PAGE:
Briefing on Cleanup of TRU Contaminated Soil
January 17, 1984

Planning Phase
Enewetak Atoll Cleanup
T. McCraw
This summary reviews actions during the period 1972-77 by AEC-ERDA-DOE to

conduct radiological surveys, to develop radiological cleanup criteria, and
to assist in obtaining approval and funding for cleanup and rehabilitation
of Enewetak, an Atoll used for U.S. nuclear tests from 1948 to 1958.


criteria are compared with current EPA draft criteria. Mr. Bruce Church
will cover Enewetak cleanup field operations. This presentation highlights
those aspects of criteria development and planning that are different from

and/or incompatible with EPA's draft criteria.

Figure 1 is a chronological outline of the events leading to cleanup field
operations at Enewetak. Following the announcement of the U.S. commitment

to return this Atoll to the Trust Territory, and without waiting for a final

agreement on AEC, DOD, and DOI responsibilities, an AEC task group began
development of recommendations on cleanup concurrently with the radiological
survey phase of the project. The first draft dose estimates from the 197273 radiological survey of Enewetak began to be available during the period
of task group deliberations.
As the task group members formed their opinions, a number of ideas were

considered and rejected that might have misdirected cleanup planning. Among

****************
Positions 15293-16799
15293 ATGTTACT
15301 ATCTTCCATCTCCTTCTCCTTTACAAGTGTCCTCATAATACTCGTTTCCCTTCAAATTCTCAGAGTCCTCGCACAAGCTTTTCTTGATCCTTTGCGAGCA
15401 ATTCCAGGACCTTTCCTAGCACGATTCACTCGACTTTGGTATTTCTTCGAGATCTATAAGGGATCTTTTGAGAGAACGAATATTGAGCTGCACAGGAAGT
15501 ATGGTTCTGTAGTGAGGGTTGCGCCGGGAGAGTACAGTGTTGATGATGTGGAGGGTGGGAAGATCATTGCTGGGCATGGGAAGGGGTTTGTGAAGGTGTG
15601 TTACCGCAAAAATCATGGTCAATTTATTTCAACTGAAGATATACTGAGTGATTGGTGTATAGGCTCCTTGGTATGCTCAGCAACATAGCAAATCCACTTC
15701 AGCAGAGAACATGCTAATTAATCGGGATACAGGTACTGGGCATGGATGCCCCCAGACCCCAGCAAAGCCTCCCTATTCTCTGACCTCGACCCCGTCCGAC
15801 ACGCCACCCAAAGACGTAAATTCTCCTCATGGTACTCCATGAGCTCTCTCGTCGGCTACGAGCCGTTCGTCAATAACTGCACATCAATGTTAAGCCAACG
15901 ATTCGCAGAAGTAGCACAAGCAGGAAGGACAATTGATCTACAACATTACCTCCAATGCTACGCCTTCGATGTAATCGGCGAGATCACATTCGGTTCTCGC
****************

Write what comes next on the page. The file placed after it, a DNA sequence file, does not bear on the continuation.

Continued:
these were proposals that radiological criteria were not needed and that the
amount of cleanup performed would automatically be determined by the amount

of funding provided by Congress, or that cleanup criteria should be derived

through a consideration of risk estimates, or that dose criteria should be
equivalent to the highest doses being received by any population such as

those living in high natural radiation areas in Brazil. There was also the
idea that the benefits to the Enewetak people of return to their homeland

transcended any risk from radiation. The task group chose instead to derive
its recommendations on cleanup criteria through a conservative application

of current national and international standards for individuals in the

population, and considering a wide range of land use and soil cleanup

The task group sought to recommend soil criteria that were practical in

their application and expressed as a flexible guideline, not a limit. Its
recommendations were considered to be site-specific for Enewetak. There was
a consensus within the group that if its recommendations were to be
technically defensible and useful, site-specific soil cleanup criteria must

be developed that were related to current radiation standards, and expressed

in units that could be compared with measurements made in the field. The
task group recommended use of 50 percent of the annual doses for individuals

and 80 percent of the 30 year dose for populations issued by the FRC, for

cleanup and resettlement planning for fission product doses.

Soil cleanup

Select target paragraph3